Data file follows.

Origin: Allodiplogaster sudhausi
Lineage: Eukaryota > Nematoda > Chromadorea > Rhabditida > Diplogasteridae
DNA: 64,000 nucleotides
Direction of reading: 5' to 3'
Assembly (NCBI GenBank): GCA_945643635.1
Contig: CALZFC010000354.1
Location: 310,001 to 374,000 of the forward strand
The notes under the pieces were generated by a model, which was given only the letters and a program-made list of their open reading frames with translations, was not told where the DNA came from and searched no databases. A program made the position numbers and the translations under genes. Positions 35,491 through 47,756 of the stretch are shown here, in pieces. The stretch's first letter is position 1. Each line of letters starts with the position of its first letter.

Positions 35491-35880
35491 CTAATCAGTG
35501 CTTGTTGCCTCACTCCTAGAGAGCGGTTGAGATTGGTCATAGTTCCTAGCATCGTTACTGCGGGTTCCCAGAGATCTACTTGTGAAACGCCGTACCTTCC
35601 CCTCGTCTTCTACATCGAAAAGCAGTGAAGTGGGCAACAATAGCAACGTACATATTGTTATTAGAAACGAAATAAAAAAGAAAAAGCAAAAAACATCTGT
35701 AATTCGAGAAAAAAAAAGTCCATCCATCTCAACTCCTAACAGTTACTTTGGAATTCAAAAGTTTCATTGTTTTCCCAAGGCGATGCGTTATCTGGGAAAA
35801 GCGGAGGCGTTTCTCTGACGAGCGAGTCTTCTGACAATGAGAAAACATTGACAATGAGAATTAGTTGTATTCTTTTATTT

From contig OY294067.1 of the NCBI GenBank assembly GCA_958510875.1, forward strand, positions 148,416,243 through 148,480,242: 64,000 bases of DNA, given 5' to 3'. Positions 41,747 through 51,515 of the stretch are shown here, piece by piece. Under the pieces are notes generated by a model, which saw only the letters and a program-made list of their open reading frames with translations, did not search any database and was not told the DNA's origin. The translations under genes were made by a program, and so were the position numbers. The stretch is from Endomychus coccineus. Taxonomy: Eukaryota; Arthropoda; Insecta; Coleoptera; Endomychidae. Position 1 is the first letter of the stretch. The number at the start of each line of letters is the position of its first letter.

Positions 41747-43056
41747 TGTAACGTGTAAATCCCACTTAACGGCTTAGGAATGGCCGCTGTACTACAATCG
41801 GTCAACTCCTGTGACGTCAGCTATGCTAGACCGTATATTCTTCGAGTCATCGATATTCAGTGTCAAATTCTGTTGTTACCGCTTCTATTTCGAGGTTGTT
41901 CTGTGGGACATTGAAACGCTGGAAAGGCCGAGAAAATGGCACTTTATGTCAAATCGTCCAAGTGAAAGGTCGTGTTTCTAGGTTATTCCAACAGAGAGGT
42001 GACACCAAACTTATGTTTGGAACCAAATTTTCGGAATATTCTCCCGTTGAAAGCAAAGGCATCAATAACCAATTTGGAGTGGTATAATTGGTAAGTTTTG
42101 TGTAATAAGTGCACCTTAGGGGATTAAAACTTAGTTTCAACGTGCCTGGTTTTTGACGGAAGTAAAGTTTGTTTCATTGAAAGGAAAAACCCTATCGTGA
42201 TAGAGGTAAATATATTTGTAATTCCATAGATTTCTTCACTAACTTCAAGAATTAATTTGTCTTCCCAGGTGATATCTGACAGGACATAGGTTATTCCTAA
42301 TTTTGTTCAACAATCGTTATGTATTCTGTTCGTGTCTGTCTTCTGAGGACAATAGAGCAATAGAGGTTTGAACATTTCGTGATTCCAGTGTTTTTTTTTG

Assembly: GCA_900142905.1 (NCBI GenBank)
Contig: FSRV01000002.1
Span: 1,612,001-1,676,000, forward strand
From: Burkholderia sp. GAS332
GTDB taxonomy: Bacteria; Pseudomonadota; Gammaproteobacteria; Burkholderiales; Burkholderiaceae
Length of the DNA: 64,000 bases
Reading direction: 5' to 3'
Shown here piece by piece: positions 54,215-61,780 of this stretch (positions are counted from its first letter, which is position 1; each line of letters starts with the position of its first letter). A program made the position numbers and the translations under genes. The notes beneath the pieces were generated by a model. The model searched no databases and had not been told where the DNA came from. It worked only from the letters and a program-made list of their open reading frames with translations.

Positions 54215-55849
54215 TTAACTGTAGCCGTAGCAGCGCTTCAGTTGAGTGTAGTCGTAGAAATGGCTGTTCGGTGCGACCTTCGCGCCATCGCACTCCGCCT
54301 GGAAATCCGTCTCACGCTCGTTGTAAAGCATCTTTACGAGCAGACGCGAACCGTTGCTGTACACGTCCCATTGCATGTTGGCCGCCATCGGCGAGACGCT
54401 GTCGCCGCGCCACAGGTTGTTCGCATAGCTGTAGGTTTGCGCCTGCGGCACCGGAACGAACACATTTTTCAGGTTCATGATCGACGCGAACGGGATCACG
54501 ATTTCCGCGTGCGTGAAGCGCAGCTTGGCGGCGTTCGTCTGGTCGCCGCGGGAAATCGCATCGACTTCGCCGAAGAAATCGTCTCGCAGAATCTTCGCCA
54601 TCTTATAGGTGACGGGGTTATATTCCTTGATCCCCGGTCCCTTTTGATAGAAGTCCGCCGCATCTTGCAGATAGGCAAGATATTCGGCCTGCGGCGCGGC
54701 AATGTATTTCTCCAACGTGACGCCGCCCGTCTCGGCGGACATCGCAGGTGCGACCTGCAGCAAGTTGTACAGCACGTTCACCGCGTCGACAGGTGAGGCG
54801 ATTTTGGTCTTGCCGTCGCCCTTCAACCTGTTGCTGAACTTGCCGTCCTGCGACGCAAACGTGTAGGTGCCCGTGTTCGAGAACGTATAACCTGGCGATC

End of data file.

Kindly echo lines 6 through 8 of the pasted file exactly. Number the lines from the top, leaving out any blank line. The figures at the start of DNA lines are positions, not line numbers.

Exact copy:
Contig: CALZFC010000354.1
Location: 310,001 to 374,000 of the forward strand
The notes under the pieces were generated by a model, which was given only the letters and a program-made list of their open reading frames with translations, was not told where the DNA came from and searched no databases. A program made the position numbers and the translations under genes. Positions 35,491 through 47,756 of the stretch are shown here, in pieces. The stretch's first letter is position 1. Each line of letters starts with the position of its first letter.